Coroner calls for review of Tasers after death of Marc Cole

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Marc ColeImage source, Cole Family
Image caption,
Marc Cole was Tasered three times while behaving erratically after taking cocaine

A coroner has called for a review of repeated Tasering after a man died following three activations.

Marc Cole, 30, was Tasered for more than 40 seconds by a police officer after behaving erratically in Falmouth, Cornwall in May 2017.

Coroner Geraint Williams said there was "no understanding about the potential for incremental risk with multiple Taser activations".

He added there was "limited data" on Taser effects on vulnerable people.

Earlier this year an inquest jury concluded the Taser use had "more than a trivial impact" on Mr Cole's death.

Mr Williams has written a preventing future deaths report for the Home Office and the College of Policing.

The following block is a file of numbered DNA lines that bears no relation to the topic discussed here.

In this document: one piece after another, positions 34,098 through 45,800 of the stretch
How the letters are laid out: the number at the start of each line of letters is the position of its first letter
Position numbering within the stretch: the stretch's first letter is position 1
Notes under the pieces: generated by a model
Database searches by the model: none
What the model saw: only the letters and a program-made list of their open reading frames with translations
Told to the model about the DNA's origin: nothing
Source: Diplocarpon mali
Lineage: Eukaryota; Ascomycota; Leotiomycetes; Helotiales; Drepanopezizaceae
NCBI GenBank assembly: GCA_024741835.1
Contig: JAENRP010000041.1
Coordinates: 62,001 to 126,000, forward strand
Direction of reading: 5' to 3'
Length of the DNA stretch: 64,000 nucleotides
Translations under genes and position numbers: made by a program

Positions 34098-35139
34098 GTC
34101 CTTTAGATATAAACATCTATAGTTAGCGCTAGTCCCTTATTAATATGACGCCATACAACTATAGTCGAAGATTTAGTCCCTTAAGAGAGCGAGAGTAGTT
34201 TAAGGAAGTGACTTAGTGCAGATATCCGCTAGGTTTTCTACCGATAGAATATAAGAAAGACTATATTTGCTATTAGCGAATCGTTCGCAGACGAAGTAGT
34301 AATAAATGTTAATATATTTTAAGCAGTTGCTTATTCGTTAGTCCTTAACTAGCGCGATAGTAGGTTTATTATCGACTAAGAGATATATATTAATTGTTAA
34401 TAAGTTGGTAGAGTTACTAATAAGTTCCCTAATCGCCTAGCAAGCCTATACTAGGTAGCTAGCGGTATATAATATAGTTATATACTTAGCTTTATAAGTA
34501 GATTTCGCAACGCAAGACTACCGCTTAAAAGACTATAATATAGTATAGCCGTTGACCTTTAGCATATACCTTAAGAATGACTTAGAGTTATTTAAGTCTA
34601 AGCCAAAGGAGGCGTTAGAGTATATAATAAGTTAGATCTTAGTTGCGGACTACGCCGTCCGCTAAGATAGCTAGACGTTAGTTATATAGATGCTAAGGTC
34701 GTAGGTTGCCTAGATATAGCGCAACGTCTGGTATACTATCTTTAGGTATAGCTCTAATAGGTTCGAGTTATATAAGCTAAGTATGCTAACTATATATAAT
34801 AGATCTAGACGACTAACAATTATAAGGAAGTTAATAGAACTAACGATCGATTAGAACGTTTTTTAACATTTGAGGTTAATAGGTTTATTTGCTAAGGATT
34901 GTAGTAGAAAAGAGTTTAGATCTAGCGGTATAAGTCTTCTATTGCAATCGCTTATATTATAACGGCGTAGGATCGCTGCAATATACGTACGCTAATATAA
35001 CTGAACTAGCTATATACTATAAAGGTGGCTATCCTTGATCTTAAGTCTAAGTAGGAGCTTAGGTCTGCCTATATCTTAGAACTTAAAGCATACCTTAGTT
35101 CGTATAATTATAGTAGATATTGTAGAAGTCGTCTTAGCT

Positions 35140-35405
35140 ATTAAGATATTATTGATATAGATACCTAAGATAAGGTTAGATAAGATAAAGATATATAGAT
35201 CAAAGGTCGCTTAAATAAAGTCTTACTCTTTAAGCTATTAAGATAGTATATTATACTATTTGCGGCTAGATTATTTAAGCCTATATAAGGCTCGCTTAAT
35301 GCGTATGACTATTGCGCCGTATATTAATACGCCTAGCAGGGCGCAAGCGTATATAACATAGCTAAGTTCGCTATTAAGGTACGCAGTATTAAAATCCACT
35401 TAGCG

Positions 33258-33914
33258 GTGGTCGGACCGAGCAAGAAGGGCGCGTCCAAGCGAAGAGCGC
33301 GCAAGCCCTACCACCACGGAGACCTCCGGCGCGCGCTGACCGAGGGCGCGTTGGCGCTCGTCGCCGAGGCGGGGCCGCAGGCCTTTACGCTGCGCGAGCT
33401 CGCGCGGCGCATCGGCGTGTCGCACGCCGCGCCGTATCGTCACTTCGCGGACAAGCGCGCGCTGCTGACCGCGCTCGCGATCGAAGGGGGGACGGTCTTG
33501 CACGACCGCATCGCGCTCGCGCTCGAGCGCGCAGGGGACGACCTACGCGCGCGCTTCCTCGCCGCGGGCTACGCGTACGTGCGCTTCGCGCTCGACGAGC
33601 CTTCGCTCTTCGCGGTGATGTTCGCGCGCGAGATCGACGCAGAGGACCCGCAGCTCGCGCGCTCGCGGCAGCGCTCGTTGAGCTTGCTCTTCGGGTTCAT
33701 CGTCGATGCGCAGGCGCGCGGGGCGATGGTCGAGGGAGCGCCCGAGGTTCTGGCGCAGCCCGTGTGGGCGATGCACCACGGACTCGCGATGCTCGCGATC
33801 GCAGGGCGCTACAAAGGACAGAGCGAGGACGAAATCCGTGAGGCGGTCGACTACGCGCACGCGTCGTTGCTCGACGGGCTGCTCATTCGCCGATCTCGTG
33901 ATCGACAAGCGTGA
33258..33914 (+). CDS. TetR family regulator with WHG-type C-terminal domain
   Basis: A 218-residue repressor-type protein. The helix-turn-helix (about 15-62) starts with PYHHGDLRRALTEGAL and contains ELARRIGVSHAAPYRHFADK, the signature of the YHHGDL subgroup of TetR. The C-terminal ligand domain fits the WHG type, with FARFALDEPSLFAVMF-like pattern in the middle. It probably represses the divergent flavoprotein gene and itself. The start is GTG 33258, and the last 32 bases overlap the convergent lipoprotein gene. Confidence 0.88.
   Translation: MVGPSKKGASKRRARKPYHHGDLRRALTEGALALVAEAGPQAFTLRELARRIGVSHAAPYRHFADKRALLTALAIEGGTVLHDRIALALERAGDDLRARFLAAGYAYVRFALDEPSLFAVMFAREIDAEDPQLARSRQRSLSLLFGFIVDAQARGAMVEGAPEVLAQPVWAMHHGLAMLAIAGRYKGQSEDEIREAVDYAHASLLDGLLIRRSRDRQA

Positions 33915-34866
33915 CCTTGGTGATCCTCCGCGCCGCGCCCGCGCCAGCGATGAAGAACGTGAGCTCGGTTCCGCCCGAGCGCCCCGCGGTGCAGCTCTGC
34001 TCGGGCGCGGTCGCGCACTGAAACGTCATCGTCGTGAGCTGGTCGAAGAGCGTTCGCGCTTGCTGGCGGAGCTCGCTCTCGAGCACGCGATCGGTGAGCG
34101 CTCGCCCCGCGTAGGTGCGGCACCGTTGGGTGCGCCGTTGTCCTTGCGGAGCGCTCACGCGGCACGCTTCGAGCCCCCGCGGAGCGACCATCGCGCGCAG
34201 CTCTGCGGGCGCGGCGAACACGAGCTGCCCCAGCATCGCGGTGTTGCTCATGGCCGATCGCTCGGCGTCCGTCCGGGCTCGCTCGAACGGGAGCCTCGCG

"In evidence it was clear that there is no understanding about the potential for incremental risk with multiple Taser activations, and no training provided as to the maximum number of activations, nor of their duration which is appropriate or safe," he said in his report.

Paranoid behaviour

Mr Cole, who was struggling after the recent death of his father, had taken a large amount of cocaine and was displaying paranoid behaviour in front of friends.

He was seen to be slashing his own throat and neck with a kitchen knife.

Police arrived and - fearing for their own lives and Mr Cole's - an officer discharged a Taser three times.

The jury concluded Mr Cole died from excess use of cocaine resulting in paranoid and erratic behaviour, with the use of a Taser having a more than trivial impact on his cardiac arrest.

Mr Williams has called for "a wholesale review of the effects of multiple Taser activations and the effects of sustained activations - whether in isolation or in combination" so that better training can be provided to the police.

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